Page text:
In response, on May 28, the plaintiff sent the defendants an e-mail stating that it was hoping to "avoid a lengthy argument over this as the evidence is so overwhelmingly in favor of our position and we are absolutely committed to whatever means necessary to exercise our option." On July 19, the plaintiff sent the defendants a letter demanding that they convey the property, emphasizing that the defendants were "obligated to sell the Property upon" the plaintiff's exercise of the option on May 20. The defendants responded by stating that "[t]he terms of the option to purchase [were] clearly set forth in the Lease and, in order for [the plaintiff] to benefit from the terms of that option, it was required to perform according to those terms."

         In September 2016, the plaintiff filed a verified complaint in superior court asserting: (1) breach of contract; (2) breach of the implied covenant of good faith and fair dealing; (3) intentional misrepresentation (fraud); (4) negligent misrepresentation; and (5) violation of the Consumer Protection Act (CPA), RSA chapter 358-A. According to the plaintiff, the May 20 letter provided the defendants with notice of its "intent to exercise its Option to Purchase" and obligated them to sell the property. In their answer, the defendants asserted that the May 20 correspondence was insufficient to trigger their obligations because "[n]either the letter nor the proposed purchase and sale agreement accepted the terms of the Purchase Option but offered numerous conditions and terms."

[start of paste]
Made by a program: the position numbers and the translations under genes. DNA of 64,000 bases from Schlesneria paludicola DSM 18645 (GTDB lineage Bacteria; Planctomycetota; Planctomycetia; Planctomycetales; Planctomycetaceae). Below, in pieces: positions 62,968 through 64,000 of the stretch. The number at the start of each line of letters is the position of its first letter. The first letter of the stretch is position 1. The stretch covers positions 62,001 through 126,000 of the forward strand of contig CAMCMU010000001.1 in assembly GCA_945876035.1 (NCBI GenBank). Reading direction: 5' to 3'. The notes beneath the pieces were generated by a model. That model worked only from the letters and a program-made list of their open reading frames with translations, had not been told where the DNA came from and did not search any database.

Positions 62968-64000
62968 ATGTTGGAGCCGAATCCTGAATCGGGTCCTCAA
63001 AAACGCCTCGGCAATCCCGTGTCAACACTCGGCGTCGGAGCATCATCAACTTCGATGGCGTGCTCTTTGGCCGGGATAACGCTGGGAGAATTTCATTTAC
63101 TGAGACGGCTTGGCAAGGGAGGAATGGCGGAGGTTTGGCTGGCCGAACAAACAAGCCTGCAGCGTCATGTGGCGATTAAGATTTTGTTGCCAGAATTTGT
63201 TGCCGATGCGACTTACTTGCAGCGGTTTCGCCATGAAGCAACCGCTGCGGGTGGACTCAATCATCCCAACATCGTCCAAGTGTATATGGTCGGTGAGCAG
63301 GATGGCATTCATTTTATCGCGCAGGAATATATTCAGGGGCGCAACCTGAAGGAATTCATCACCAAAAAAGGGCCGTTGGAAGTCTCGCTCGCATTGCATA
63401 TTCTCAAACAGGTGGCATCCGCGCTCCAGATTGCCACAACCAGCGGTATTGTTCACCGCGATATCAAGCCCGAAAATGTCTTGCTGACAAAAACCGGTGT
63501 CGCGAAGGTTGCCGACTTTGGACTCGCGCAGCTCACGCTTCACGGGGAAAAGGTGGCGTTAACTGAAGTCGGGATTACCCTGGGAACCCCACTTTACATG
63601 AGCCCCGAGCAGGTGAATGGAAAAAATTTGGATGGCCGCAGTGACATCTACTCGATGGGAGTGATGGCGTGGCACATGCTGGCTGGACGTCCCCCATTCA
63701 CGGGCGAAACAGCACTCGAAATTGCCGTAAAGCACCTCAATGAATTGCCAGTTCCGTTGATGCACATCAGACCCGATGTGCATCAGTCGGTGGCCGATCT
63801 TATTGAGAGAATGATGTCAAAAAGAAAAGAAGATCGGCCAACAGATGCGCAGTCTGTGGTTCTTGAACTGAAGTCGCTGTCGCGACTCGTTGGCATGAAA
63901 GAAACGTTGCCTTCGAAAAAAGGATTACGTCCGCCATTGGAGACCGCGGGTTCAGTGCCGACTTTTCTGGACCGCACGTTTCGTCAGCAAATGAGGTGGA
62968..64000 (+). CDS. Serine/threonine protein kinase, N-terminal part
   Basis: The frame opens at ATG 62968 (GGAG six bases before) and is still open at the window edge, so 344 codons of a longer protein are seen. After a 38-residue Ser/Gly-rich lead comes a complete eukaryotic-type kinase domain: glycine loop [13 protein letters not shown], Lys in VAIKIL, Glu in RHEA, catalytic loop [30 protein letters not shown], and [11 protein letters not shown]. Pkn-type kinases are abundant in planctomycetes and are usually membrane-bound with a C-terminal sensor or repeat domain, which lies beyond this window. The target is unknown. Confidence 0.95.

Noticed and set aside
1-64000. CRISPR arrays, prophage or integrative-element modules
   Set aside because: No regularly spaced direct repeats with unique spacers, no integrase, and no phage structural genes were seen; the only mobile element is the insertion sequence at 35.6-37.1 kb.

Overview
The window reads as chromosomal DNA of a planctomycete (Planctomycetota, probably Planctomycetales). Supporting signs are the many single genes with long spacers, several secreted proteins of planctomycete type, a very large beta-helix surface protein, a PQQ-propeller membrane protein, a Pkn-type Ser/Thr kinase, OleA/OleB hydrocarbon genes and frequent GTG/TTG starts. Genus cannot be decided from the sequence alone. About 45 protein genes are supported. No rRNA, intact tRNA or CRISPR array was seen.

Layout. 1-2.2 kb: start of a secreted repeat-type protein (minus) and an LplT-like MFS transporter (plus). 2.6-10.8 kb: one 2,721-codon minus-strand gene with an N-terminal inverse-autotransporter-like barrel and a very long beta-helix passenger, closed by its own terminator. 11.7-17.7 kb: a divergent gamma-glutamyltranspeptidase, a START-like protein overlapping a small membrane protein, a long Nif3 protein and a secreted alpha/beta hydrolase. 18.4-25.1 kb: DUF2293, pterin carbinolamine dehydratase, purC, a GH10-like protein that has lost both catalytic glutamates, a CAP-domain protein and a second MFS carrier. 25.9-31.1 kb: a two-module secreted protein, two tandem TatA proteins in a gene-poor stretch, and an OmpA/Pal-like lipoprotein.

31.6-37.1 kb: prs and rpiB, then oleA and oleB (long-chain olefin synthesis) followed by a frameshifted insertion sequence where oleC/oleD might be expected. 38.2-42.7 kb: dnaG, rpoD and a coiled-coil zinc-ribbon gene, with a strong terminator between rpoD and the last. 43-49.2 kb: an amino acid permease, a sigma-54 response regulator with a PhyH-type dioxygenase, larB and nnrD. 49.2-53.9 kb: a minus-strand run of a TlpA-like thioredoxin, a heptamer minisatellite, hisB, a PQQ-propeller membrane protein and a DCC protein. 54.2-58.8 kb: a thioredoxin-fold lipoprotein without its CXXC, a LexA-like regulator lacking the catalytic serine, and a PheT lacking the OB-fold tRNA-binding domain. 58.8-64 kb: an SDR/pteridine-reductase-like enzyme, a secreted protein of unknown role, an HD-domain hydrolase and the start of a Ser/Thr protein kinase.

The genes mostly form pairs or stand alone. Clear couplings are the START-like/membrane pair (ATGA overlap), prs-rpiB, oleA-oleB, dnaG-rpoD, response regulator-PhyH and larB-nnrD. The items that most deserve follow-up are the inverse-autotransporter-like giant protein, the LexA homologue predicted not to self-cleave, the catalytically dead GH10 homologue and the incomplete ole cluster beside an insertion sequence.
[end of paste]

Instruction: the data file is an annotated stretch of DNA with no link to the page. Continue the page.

Thereafter, the parties engaged in extensive litigation. First, the parties cross-moved for summary judgment, which the court denied because, in its view, there were genuine issues of fact as to what date constituted the commencement date for purposes of the agreement, and there also were issues of fact concerning the plaintiff's good faith and fair dealing claim. In October 2017, the court denied the defendants' motion for partial dismissal of the breach of the good faith and fair dealing claim. In reaching this decision, the court was guided by the plaintiff's assertion that this claim was not based on the defendants' performance under the contract, but rather was based on the defendants' breach of the covenant during contract formation.